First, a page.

Traditional Retailers are Getting Crushed by Amazon… Because They Suck

A recent retail experience left the author questioning why anyone would prefer the traditional brick and mortar retail experience.

The product I wished to purchase, for my son, was simple: ear protection.

Ideally, I was looking for headphones that reduced the noise generated by the two drums sets we have in our basement jam studio. When I give him lessons, he uses a pair of Bose noise-canceling headphones that I was given as a birthday gift.

Those cost $300 bucks—he can handle a cheaper pair that works equally well and I don’t have to fret about him breaking my Bose headphones. And I want to teach him how to play drums… he wants to learn, which makes me a proud dad.

I’m not naïve about the damage drum playing can do to one’s hearing. I have used them religiously for over ten years, albeit I’ve been playing for 30 so I want my son to use them early in his playing days.

And good drummers, who play rock n’ roll, often play loud… REALLY LOUD! So, logic dictates I buy a pair of protective ear headphones for my son.

My first instinct was to check out Amazon. Not only did I review 10 similar products, but many of them also had 1,000+ reviews, which is helpful. We’re prime members, so I could have them shipped for free. Here’s what I found:

The reviews are helpful, but even more impressive, the retailer posted answers to the questions posed by buyers.

If I ordered them today, I could potentially have them by Sunday, this weekend. Not too shabby.

Here’s the fly in the ointment, or the bee in the headphones, per se. I want to support local retailers, which reciprocally add jobs to my local economy, add tax dollars to regional coffers and help local business owners make a living outside the corporate world. It can be more expensive, it takes time and gas to get around, but why not contribute within an economic model that pays local dividends on the backend?

My choice of retailer, I will admit, was questionable. Guitar Center does not have a good reputation for customer service. According to every guitarist I’ve ever jammed with, their return policy was drafted by the devil himself. Still, it was worth seeing what they had and this way I could get a feel for them, i.e. would headphones fit properly on my child’s head.

This would enable us to play loud and proud behind our drum sets, what’s not to love about that?

Traveling to Guitar Center on Route 17 in New Jersey, of course, involves dealing with a few sh*tfaced or over-medicated drivers, which is half the fun. Going into their store does provide one with a unique experience. So much fantastic equipment! Vinyl records (a new passion of mine) that are overpriced, a plethora of acoustic and electric guitars to plug in and try out; there is something special about physical stores.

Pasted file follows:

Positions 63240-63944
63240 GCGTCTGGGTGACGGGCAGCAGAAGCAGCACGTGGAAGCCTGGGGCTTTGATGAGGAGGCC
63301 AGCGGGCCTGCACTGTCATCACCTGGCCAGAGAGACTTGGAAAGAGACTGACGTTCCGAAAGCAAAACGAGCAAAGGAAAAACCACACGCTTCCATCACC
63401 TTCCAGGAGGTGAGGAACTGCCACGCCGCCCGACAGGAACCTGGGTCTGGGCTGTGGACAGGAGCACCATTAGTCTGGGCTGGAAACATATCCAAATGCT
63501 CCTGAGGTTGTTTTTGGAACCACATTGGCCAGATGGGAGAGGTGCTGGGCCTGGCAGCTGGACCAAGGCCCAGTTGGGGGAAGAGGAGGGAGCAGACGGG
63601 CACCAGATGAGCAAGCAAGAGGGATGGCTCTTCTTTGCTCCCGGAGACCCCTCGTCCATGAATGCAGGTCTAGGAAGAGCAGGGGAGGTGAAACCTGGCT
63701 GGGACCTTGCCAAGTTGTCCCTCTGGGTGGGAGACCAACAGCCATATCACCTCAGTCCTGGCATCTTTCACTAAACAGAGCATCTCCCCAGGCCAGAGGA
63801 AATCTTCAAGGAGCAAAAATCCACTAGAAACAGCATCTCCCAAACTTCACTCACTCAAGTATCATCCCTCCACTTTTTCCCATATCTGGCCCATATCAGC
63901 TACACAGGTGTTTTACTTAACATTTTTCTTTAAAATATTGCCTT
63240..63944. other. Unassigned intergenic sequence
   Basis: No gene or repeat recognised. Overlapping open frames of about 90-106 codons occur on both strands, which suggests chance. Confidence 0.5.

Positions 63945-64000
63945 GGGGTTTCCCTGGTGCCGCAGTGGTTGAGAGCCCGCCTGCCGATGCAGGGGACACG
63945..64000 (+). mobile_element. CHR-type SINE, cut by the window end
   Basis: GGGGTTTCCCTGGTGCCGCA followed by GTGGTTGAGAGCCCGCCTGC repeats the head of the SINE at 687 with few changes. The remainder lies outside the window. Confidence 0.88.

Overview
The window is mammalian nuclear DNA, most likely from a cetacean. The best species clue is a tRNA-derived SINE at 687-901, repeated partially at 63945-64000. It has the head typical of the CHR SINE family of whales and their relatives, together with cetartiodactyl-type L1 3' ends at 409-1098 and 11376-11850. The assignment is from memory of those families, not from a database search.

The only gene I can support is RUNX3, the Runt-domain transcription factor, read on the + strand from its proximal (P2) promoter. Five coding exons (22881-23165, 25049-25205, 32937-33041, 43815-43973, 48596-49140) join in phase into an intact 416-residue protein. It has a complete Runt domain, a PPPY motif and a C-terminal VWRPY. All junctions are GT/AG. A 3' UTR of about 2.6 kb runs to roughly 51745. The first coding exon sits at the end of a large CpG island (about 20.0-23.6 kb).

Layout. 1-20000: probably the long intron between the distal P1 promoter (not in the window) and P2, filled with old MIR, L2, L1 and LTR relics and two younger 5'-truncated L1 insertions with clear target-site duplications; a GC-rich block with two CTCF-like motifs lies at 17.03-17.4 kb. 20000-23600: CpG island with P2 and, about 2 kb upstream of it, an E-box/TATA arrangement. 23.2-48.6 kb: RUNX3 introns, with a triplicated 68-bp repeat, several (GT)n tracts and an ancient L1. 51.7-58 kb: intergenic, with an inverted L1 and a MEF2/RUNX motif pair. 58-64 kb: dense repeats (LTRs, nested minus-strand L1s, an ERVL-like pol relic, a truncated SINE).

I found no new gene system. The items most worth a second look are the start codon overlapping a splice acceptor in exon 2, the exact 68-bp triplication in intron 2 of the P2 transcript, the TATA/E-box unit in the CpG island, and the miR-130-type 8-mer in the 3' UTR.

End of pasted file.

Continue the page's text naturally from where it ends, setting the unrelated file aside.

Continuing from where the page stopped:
When I inquired about headphones for kids, the somewhat knowledgeable salesperson pointed me to a rack of earplugs. In his defense, I asked for ear protection for kids, so I can’t discredit him. The earplugs were of no use however as they are fitted for adults.

I went back again and asked about headphones. He pointed toward two racks of high-end headphones, all plugged in, shiny and new, and tethered to music outlets. I reiterated my need for ear protection, not high-end audio equipment. They had nothing.

Guitar Center… has no headphones… that provide hearing protection for kids. Not even for adults, just foamy blobs that are overpriced and used to cram into adult-sized ears.

Another sh*tty brick and mortar retail experience at the hands of a retailer that claims to be the one-stop-shop for all your musical needs. This feels like a merry-go-round. Customers come in, they don’t have what he/she wants, the customer leaves.

The sad part about this is the following – we should exude no empathy for retailers who cannot provide a distinct service or cannot supply a positive consumer experience. The entire industry, those who pay billions in property taxes and support millions of jobs, either have to find a new way to conduct business or move out of the way to let a new retail model takeover.

That’s a tragedy, but it’s the reality of the world we live in today.

When parents are working hard to provide time and a foundation of success for their children, they should choose retailers that deliver what they need.

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